Strapped for cash, handsome but middle-aged bookshop worker Fioravante decides to accept an offer of an unusual job from his friend Murray, who recently had a brainwave after his dermatologist and her friend admitted to wanting a new sexual experience with a stranger. Murray charged them a huge $1,000, offering the modest Fioravante the chance to be a male escort for a large paycheque while keeping a portion himself. After realising that he quite enjoys the experience of worshipping single and lonely women in the bedroom, Fioravante continues his exploits with Murray and ends up meeting a particularly shy woman named Avigal. Consumed by loneliness, Avigal seeks comfort and recognition, but just how deep does her solitude go?
Continue: Fading Gigolo Trailer
Tommy and Rosie are a young couple living in New York who are madly in love with one another - mad enough that they begin to pull off the most dangerous heists possible in order to make enough money to start a life together after their stints in prison. While Rosie attempts to make an honest living as a debt collector, Tommy is hell-bent on revenge after watching his father get beaten to a pulp by the Mafia when he was just a child. He follows a court trial of mobster Sammy 'The Bull' Gravano whose information in court about his recent exploits present Tommy with an idea to rob the gang's No-Guns social club with Rosie as the getaway driver. After getting away with it without a hit contract, they continue to rob the mob before discovering an important piece of inside information that could permanently bring down the world's most formidable criminals.
Continue: Rob The Mob Trailer
Stars turned out in their hundreds at the funeral of 'Sopranos' star James Gandolfini. Among them were the show's creator David Chase, his onscreen sister Aida Turturro, the 55th Governor of New Jersey Chris Christie, Julianna Margulies who appeared in 4 episodes of the mafia drama series and her 'The Good Wife' co-star Chris Noth.
Aida Turturro - The funeral service for Emmy award-winning Sopranos actor James Gandolfini at the Cathedral of St. John The Divine in New York City, NY, USA on June 27, 2013. Best known for his portrayal of mob boss Tony Soprano in the HBO TV series "The Sopranos", Gandolfini died of a heart attack at the age of 51 while on vacation with his family in Rome, Italy on June 19, 2013. His big screen credits include The Incredible Burt Wonderstone, Zero Dark Thirty and Killing Them Softly - New York, NY, United States - Thursday 27th June 2013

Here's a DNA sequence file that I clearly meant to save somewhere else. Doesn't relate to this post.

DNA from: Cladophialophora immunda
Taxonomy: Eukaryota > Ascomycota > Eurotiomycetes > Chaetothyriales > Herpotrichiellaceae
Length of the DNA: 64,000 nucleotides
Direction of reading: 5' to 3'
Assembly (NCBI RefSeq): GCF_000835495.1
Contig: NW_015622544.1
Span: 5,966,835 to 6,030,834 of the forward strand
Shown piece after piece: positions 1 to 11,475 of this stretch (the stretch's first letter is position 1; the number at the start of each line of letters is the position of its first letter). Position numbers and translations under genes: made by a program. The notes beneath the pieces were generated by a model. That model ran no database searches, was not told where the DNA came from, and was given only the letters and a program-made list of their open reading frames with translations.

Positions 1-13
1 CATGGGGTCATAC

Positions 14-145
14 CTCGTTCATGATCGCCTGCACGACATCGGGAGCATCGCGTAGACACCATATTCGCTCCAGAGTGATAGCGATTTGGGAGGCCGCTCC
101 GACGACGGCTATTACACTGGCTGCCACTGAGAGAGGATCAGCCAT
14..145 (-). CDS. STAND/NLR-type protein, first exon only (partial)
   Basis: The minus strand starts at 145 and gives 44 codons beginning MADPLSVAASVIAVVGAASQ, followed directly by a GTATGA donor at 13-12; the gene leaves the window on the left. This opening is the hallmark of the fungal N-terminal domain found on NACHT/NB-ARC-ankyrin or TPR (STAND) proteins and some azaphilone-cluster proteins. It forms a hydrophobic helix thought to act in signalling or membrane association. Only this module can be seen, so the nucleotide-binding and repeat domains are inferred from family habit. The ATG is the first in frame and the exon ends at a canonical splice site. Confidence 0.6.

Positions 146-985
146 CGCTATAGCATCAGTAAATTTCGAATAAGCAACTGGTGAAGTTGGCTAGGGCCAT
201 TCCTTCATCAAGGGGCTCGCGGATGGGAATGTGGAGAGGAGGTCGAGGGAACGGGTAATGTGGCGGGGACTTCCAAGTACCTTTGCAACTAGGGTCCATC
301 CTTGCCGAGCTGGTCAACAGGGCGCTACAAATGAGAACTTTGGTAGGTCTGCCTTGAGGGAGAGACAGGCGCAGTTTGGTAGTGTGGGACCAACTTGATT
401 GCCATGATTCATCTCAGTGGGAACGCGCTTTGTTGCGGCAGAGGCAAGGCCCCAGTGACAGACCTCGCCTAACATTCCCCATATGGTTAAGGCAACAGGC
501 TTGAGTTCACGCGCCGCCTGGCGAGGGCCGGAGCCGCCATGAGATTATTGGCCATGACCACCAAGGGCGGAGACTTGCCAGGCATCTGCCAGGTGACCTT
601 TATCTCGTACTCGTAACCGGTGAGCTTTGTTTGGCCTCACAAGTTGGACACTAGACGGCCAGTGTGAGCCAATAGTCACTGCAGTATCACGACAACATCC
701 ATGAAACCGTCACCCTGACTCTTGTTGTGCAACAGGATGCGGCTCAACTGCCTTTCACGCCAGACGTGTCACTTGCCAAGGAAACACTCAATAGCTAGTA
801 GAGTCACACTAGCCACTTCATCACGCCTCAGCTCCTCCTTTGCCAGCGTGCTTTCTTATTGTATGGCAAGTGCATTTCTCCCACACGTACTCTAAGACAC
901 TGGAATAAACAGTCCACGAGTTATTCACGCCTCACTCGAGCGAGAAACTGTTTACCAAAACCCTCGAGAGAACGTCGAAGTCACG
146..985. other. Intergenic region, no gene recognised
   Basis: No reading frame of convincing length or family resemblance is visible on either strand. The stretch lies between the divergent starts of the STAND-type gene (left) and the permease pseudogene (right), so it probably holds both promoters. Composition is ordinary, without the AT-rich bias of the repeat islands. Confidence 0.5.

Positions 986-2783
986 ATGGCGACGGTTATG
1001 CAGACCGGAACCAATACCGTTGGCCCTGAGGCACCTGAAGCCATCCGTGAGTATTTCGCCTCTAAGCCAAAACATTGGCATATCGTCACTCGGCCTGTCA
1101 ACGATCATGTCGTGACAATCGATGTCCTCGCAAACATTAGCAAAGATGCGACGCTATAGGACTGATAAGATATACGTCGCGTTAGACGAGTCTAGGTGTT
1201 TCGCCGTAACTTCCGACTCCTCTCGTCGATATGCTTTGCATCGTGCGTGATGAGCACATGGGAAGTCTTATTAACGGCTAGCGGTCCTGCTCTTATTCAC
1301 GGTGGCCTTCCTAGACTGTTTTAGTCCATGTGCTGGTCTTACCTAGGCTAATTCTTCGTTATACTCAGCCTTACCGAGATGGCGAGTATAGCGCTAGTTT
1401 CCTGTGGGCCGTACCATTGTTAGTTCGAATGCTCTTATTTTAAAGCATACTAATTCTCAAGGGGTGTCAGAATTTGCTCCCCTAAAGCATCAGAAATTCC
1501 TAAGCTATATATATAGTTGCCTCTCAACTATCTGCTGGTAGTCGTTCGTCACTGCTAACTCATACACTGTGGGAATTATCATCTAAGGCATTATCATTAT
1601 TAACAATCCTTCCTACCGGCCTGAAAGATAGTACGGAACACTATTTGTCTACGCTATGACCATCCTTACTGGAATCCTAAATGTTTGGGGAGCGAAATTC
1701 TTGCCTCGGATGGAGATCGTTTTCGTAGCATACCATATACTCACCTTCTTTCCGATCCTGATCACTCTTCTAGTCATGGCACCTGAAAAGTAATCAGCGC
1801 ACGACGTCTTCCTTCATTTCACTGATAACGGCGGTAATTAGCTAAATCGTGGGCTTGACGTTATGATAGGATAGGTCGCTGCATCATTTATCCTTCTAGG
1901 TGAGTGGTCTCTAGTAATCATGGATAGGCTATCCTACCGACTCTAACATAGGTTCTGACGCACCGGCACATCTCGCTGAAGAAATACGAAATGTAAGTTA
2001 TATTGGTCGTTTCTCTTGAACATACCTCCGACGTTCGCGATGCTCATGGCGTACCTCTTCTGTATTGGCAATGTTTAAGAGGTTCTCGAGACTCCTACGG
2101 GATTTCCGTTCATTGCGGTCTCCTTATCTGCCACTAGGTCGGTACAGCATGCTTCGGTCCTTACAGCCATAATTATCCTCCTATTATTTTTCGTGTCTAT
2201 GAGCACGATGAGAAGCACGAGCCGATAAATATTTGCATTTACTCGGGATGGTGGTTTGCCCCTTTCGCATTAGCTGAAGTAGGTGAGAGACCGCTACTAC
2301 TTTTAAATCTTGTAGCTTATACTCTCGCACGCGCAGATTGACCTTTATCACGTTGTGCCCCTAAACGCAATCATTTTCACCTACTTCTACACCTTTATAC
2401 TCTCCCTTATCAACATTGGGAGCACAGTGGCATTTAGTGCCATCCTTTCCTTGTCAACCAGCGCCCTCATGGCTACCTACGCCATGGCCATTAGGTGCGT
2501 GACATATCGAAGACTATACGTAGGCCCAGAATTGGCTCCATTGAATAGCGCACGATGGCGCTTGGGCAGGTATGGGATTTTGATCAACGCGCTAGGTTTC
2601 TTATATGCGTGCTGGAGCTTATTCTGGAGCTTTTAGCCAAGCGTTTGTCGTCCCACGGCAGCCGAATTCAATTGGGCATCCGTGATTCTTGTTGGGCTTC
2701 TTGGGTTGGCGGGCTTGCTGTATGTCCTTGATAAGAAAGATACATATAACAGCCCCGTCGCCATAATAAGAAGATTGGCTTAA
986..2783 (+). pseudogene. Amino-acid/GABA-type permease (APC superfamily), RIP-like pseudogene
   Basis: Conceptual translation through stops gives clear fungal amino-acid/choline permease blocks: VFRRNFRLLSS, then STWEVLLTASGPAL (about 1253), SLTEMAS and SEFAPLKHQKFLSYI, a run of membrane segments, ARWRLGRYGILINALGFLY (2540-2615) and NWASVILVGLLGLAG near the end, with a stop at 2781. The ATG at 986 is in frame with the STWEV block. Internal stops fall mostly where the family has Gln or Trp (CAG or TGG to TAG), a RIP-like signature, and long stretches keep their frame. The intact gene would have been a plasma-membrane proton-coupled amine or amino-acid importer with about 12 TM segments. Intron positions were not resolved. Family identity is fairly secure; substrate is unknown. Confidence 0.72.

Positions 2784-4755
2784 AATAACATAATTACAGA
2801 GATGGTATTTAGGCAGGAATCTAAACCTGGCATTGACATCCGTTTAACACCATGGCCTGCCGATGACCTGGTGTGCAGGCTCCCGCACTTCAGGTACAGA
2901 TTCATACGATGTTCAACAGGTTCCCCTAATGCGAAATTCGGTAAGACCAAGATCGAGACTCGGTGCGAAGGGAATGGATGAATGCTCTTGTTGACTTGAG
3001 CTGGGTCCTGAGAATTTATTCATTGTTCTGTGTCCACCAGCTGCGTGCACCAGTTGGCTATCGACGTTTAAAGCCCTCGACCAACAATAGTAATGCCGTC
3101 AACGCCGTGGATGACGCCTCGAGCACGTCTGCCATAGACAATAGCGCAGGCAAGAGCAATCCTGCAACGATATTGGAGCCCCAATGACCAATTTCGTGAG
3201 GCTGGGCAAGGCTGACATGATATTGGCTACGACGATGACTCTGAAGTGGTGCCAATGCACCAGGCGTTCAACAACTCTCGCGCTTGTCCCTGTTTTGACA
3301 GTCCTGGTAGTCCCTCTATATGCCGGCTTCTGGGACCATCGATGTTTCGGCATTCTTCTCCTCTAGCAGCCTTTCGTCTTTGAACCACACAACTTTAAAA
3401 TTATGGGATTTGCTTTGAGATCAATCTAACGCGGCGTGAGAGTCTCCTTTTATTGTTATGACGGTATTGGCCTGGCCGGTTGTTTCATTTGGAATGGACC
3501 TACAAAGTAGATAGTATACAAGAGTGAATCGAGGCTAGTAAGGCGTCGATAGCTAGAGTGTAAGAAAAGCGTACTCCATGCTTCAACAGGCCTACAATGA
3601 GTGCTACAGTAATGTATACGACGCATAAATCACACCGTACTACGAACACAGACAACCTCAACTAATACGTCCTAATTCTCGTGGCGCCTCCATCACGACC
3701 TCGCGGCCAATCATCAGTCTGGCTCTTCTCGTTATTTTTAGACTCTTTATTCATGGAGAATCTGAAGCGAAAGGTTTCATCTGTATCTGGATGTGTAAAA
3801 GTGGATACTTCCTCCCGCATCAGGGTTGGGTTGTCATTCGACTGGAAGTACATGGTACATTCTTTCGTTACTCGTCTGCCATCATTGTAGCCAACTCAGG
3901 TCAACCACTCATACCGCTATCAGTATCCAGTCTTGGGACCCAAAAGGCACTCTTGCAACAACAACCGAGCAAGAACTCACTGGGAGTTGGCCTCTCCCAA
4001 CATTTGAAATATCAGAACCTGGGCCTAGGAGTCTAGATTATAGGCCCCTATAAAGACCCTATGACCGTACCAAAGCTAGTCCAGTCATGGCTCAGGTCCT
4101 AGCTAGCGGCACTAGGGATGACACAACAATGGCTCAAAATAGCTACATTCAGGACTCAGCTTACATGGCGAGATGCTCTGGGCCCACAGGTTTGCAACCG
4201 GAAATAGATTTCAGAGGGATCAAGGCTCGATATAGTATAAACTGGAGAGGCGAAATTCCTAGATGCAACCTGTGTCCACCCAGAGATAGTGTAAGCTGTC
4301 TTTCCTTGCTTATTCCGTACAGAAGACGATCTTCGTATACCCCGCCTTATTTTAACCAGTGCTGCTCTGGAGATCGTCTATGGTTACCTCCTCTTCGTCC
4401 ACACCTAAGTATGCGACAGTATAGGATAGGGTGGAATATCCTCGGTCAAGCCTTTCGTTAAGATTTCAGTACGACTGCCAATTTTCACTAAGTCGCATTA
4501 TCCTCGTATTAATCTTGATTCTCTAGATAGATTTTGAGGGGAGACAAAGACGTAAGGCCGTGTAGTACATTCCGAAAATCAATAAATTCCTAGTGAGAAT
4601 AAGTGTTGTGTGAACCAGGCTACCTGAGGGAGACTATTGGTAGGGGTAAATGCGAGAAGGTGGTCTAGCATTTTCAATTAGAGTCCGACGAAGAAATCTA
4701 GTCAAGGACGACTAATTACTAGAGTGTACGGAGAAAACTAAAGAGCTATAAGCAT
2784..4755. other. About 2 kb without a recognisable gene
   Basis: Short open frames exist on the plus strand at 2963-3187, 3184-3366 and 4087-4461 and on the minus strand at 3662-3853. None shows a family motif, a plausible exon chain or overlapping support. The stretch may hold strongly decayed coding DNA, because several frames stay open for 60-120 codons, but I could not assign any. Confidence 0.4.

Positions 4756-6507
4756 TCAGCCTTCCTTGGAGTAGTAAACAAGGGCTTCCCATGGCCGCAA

Somewhere in all Turturro's chaos is a story about Nick Murder (James Gandolfini), a blue-collar schlub with a stolid wife, Kitty (Susan Sarandon), and a trio of slightly cracked daughters -- Constance, Baby, and Rosebud (Mary-Louise Parker, Aida Turturro, and Mandy Moore, respectively) -- who function partially as a junior set of Furies but are mostly there to bash out songs in the backyard as part of the three-piece bubblegum garage band they've formed. In short: Nick's a two-timing bastard who's stepping out on the wife with Tula (the previously mentioned Irish hussy), a fact Kitty doesn't take to overly well, and numerous friends and family get dragged into their scuffle and forcing everyone to occasionally bust out in song.
Continue reading: Romance & Cigarettes Review
The one-joke premise is this: seven friends in New York basically live their lives without ever really meeting. Instead, they talk on the phone. Dates are set, parties are planned, sex is had, even children are born -- but no one is there, in the physical sense.
Continue reading: Denise Calls Up Review
Not much has come from Hogan since his days as Mick "Crocodile" Dundee. He has written and starred in many forgettable films over the past decade -- stuff like Almost an Angel, Lighting Jack, and Flipper -- and has even converted his Crocodile Dundee role into a spokesman for the Subaru Outback. Did anyone want or need another fish-out-of-water story about a hillbilly croc hunter trying to adapt to Big City life? With the keys to his Outback in hand, Hogan is back in the trademark hat, dishing out another tale of the simple Australian man mingling with that kooky, extravagant, and pompous American culture.
Continue reading: Crocodile Dundee In Los Angeles Review
Somebody at Paramount Pictures must have owed Paul Hogan a humongous favor to green-light "Crocodile Dundee in Los Angeles." Before even seeing the movie, I could have told you it's 15 years too late for another sequel in this series.
But that's the least of the problems with this lifeless, asinine, staggeringly inept mess of haggard franchise gags, out-of-date pop culture japes and Hollywood backlot antics that are less realistic than the tour at Universal Studios.
The obscenely contrived plot follows Mick Dundee, girlfriend Sue Charlton (Linda Kozlowski) and their son Mikey (Serge Cockburn) to L.A. as Sue takes over the local newsroom of her dad's newspaper chain. The previous bureau chief died suspiciously while poking around the finances of a B-grade studio that cranks out money-losing action flicks for Eastern Europe. Could all these mean-looking toughs in ponytails and shark skin suits be -- oh, I don't know -- crooked?
Continue reading: Crocodile Dundee In L.A. Review
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